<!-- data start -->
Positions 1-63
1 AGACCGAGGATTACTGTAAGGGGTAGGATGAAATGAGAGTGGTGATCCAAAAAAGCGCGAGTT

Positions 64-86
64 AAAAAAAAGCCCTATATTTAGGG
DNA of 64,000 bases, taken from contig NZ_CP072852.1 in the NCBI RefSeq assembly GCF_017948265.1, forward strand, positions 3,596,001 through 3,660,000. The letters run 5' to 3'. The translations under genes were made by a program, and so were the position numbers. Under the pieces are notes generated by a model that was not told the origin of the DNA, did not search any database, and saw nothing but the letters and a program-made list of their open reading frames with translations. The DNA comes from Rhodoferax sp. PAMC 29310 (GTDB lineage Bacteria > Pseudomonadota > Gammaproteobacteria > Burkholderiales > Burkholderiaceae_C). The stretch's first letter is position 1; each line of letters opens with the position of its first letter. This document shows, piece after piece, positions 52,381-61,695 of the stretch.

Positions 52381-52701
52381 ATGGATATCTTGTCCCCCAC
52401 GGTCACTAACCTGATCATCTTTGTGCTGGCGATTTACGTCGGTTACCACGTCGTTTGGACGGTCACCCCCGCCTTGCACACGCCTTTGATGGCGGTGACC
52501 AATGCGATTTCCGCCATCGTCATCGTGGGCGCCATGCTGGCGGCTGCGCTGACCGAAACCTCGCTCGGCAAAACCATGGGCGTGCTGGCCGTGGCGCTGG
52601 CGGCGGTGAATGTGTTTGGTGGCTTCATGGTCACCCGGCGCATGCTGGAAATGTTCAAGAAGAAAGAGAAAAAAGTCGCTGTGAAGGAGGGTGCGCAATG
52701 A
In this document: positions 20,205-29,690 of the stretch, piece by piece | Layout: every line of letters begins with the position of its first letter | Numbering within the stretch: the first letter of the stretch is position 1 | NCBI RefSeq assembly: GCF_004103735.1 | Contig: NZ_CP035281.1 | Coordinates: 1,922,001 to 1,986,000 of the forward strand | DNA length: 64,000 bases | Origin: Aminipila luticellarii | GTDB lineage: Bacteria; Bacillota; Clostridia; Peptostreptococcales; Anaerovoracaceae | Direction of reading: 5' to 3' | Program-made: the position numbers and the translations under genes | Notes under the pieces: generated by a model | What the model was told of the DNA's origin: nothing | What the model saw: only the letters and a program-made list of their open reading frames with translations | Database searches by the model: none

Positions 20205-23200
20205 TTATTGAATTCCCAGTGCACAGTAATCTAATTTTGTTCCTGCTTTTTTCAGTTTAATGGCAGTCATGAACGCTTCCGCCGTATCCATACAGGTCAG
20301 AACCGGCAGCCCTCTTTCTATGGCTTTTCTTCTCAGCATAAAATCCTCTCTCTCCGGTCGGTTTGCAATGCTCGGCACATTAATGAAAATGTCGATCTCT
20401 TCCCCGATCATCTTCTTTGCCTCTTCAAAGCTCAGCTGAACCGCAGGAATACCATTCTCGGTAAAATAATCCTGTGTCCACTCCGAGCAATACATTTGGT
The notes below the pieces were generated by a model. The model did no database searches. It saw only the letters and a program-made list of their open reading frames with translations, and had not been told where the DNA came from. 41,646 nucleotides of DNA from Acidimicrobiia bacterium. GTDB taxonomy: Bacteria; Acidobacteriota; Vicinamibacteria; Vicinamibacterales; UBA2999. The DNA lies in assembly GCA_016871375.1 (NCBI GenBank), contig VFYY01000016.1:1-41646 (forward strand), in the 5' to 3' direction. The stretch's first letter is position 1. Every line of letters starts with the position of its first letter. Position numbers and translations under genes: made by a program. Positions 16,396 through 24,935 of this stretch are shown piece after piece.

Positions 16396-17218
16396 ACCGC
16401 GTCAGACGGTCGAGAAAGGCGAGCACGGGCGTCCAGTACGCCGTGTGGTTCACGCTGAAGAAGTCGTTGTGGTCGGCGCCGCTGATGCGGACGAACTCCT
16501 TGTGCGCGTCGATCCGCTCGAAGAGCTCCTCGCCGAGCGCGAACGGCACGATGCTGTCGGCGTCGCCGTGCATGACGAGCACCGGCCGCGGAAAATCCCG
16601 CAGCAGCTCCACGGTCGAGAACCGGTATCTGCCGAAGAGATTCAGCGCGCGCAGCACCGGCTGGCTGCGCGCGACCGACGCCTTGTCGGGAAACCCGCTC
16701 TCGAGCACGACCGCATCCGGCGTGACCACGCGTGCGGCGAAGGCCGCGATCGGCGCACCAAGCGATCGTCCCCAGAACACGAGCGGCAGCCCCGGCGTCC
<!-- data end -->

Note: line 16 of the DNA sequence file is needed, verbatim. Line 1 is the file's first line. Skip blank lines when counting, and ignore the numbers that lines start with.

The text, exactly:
20401 TCCCCGATCATCTTCTTTGCCTCTTCAAAGCTCAGCTGAACCGCAGGAATACCATTCTCGGTAAAATAATCCTGTGTCCACTCCGAGCAATACATTTGGT